drift boat

“Young adventurers” laid groundwork for tourism

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VIDA: “About 1914 something kind of magical happened,” according to Randy Dersham, president of the McKenzie River Drift Boat Museum. The magic came about when log trucks replaced river drives as the most economical way of getting timber to sawmills combined with the creation of a graded road that drew recreationists up from Eugene who wanted to fish a pristine river.
“The young men that were log drivers in the homesteads around here at the time started to guide around 1920,” Randy told the gathering at last Saturday’s Eugene Symphony fundraiser.
The young entrepreneurs soon found the “Old Scow” design used to corral heavy logs wasn’t all that maneuverable when it came to avoiding rocks and rapids in fast water.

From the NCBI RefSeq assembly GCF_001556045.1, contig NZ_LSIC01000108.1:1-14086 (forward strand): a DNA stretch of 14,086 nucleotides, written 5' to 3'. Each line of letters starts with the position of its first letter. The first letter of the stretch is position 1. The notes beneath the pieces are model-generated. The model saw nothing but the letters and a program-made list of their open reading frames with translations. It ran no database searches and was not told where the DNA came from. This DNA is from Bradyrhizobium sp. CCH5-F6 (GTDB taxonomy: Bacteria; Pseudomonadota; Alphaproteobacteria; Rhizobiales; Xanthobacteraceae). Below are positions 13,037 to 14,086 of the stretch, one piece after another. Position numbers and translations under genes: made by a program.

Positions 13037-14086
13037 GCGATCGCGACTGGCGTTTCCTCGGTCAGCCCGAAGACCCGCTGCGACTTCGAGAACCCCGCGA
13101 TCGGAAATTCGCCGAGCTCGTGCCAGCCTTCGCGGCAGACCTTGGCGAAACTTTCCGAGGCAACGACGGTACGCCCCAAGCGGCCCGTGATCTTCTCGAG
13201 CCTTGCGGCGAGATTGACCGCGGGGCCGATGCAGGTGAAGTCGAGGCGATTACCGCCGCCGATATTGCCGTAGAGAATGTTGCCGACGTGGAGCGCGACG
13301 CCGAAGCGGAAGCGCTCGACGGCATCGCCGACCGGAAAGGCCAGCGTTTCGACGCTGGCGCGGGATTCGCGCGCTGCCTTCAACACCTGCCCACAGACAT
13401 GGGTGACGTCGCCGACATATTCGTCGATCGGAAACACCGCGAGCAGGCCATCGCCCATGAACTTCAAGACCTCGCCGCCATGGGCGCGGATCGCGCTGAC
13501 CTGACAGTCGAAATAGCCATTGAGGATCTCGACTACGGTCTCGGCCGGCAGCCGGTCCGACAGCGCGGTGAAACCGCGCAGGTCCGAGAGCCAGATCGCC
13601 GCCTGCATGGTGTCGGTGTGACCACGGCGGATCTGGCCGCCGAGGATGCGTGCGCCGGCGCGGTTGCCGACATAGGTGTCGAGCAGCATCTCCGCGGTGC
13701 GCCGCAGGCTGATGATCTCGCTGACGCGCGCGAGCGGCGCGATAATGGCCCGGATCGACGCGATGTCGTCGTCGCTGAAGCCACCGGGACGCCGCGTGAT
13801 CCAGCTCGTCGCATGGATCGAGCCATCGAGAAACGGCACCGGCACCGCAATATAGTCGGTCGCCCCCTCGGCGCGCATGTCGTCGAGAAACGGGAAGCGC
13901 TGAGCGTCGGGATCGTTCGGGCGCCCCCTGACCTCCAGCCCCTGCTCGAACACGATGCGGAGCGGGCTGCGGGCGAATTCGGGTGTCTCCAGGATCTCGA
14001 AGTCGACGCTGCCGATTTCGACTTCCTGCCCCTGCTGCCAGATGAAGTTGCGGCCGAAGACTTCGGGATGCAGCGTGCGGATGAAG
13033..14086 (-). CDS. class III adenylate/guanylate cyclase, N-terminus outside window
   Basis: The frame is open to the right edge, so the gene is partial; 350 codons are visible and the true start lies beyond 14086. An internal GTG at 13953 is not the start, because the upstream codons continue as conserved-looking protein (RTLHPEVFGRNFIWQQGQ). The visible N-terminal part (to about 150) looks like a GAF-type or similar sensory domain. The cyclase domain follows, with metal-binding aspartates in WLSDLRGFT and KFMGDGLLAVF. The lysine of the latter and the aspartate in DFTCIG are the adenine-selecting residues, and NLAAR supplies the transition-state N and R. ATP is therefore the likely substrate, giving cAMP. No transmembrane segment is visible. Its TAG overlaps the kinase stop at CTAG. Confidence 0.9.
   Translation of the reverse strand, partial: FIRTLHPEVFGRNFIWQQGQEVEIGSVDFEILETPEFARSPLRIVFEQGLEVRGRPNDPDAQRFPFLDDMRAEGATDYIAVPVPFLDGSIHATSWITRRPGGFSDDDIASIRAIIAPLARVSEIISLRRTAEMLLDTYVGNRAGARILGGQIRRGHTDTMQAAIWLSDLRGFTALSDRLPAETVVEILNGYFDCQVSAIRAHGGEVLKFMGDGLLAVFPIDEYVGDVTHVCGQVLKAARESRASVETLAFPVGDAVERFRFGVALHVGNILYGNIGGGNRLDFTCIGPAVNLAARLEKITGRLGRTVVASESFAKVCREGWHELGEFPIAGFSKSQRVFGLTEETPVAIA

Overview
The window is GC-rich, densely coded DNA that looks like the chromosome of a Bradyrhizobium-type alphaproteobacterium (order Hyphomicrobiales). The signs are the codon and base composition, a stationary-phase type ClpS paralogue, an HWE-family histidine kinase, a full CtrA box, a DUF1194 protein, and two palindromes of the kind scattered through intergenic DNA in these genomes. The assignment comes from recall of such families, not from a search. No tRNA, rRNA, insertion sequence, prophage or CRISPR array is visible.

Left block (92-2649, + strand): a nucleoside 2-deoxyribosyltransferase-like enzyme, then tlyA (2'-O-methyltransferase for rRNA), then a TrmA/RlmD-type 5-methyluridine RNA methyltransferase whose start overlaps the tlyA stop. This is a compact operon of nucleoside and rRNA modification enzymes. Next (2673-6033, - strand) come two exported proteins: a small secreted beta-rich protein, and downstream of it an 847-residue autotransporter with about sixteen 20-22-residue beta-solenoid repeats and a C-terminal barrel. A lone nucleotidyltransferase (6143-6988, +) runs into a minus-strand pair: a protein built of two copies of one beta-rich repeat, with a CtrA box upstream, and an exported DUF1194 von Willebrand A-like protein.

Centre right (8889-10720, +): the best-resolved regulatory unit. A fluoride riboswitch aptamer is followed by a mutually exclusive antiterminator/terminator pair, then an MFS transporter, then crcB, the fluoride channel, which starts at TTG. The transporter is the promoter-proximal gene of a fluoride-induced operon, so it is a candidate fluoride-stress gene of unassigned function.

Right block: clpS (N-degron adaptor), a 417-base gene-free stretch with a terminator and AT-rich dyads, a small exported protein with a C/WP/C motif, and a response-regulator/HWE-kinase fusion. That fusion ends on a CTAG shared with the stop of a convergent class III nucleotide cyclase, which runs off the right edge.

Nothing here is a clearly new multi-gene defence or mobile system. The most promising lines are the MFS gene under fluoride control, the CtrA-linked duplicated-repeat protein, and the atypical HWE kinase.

Credited with the first major advance in boat design was John West who opted for a wider craft that could seat two people side-by-side. Built out of fairly thick 3/4 inch boards and weighing around 500 lbs. It wasn’t a lightweight, except in comparison to the “Old Scows.”

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McKenzie River Reflections is the weekly newspaper serving Oregon's McKenzie River Valley. Available by mail for $23/yr in Lane County, $29/yr outside Lane. Digital subscriptions are $23/yr. Subscribe at: http://mckenzieriverreflectionsnewspaper.com/catalog/subscriptions-0. Purchase copies online at: http://mckenzieriverreflectionsnewspaper.com/catalog/back-issues-0. Read about area communities including Cedar Flat, Walterville, Camp Creek, Leaburg, Vida, Nimrod, Finn Rock, Blue River, Rainbow and McKenzie Bridge.